Another one of the characteristics of “acosta!” is that the entire neighborhood approves of cosplay. On these days the event is mainly held in Sunshine City, in a wide area stretching from Ikebukuro station to central Ikebukuro park, and most of the stores in this zone allow visitors to enter their premises dressed in cosplay, to go shopping, eat their meals, and generally walk around town freely in their costumes.
Female cosplayers walking down the street
Cosplay events aren’t only attended by those who enjoy dressing up in cosplay, there are also many visitors who enjoy photographing the cosplayers. Even in “acosta!”, the cosplayers are surrounded by people holding cameras. A peculiarity of this event, however, is that most of these photographers are also women.
There were also many female photographers.
Every time this event is held it becomes more known by the people in this neighborhood, and thanks to the good manners of all the cosplayers there are now more stores willing to collaborate with future editions of the festival, offering their services to the participants. The number of tourists who come to see the event is also growing.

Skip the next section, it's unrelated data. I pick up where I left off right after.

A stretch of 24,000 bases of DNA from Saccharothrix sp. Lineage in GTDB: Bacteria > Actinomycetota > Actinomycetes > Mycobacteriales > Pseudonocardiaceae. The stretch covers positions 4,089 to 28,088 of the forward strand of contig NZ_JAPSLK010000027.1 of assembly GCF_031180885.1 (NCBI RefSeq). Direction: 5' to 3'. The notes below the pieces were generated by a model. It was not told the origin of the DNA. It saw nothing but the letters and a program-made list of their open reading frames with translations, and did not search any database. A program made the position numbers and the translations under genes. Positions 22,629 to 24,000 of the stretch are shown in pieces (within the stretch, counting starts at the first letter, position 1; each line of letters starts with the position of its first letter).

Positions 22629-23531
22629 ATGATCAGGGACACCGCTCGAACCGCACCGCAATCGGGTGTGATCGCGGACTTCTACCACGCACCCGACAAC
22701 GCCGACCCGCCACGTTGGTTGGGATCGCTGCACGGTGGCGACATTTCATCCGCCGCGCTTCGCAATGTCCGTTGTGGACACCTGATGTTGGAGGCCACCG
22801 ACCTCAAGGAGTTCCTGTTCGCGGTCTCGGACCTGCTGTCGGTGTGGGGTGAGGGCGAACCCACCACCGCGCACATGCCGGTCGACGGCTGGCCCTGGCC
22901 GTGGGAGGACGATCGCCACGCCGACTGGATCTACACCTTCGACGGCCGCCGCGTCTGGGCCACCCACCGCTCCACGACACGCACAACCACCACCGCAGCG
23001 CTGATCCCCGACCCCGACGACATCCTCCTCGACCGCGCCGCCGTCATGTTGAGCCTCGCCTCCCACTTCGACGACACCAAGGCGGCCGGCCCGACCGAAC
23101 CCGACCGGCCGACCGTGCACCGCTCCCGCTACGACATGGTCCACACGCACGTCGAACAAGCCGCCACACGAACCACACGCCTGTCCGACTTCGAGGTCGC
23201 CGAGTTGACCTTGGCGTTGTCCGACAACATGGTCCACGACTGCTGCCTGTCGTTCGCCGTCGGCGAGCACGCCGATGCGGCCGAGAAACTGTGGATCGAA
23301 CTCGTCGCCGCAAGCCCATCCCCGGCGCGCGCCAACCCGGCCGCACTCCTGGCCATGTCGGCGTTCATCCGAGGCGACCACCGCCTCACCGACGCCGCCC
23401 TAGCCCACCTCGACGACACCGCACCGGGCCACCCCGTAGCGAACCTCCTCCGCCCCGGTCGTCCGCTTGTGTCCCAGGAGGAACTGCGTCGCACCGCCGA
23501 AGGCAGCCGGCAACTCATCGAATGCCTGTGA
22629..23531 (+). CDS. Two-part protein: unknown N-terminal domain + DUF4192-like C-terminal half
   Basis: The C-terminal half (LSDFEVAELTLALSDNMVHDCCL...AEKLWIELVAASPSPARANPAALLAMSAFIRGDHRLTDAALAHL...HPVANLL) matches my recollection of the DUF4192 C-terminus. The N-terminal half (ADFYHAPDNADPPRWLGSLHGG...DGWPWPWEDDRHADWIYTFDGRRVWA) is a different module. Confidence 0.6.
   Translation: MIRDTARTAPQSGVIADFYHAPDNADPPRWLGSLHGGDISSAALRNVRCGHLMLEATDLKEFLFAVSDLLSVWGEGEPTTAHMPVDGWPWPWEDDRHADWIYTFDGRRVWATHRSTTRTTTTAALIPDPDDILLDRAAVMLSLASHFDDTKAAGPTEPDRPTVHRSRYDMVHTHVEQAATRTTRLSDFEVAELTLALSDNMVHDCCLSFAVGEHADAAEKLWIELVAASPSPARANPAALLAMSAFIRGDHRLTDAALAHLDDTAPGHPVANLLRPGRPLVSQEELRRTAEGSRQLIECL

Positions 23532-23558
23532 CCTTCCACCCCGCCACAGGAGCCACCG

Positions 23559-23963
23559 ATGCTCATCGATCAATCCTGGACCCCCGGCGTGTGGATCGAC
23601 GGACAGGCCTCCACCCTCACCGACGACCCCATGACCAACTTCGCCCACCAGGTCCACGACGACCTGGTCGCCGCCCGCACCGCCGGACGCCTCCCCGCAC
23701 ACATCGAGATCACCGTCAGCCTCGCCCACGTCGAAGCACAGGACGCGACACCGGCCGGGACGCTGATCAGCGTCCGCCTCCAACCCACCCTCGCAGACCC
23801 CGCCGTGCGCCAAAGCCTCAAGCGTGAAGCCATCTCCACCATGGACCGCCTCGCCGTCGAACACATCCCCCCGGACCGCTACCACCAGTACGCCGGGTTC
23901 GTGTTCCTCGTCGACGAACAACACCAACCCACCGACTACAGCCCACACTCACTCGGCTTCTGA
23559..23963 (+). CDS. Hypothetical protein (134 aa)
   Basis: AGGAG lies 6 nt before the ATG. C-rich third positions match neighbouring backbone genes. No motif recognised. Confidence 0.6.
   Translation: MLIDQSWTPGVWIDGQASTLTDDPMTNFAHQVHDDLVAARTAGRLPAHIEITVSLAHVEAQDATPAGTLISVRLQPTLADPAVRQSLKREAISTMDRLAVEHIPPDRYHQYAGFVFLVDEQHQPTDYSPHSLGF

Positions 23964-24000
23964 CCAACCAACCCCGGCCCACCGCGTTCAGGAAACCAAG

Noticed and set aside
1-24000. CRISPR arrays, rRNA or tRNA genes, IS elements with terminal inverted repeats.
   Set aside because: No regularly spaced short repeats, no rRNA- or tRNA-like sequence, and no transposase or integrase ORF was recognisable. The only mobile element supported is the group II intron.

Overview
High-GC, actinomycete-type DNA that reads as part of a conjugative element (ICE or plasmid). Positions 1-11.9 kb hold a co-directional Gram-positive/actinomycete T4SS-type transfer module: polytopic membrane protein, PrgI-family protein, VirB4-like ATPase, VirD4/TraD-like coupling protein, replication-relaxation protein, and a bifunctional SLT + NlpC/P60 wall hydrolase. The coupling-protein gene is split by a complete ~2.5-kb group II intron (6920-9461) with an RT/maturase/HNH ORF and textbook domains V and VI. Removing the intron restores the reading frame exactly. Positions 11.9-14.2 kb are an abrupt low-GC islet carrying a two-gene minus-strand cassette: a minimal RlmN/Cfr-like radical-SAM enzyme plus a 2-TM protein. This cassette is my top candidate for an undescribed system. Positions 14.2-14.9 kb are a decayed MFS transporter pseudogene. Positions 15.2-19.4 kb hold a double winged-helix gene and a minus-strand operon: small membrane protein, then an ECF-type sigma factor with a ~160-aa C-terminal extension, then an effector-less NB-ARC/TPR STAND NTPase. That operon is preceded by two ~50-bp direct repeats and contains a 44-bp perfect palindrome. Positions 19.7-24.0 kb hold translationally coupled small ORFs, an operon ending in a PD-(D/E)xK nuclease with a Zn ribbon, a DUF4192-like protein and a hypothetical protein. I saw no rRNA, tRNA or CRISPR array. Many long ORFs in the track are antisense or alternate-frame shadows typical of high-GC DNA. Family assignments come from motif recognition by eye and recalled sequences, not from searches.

Up until recently, Ikebukuro was an area which left a very weak impression on its visitors, but since this event has been started the kind of visitors it gets is also changing, and the neighborhood is going through a great transformation. In “The future of Ikebukuro – Part 2” we will consider how these changes might be taking place, and discuss this emerging Ikebukuro culture.
A map of Otome road in Ikebukuro (from the official website of Toshima ward)
(*1) A popular name for referring to the 200m stretch of road which goes from the “Shunshine-mae” intersection, all the way to the “Higashi Ikebukuro sanchome” intersection in Kasuga-dori. It’s filled with stores which specialize in anime merchandise and fanzines aimed at women.
>>Continuing onto the second part
(Article by: Kenichi Nakamura)
Fields Research Institute (FRI) conducts research in entertainment.
This article was written by a member of FRI, through the original coverage of his/her interests observed in their daily lives.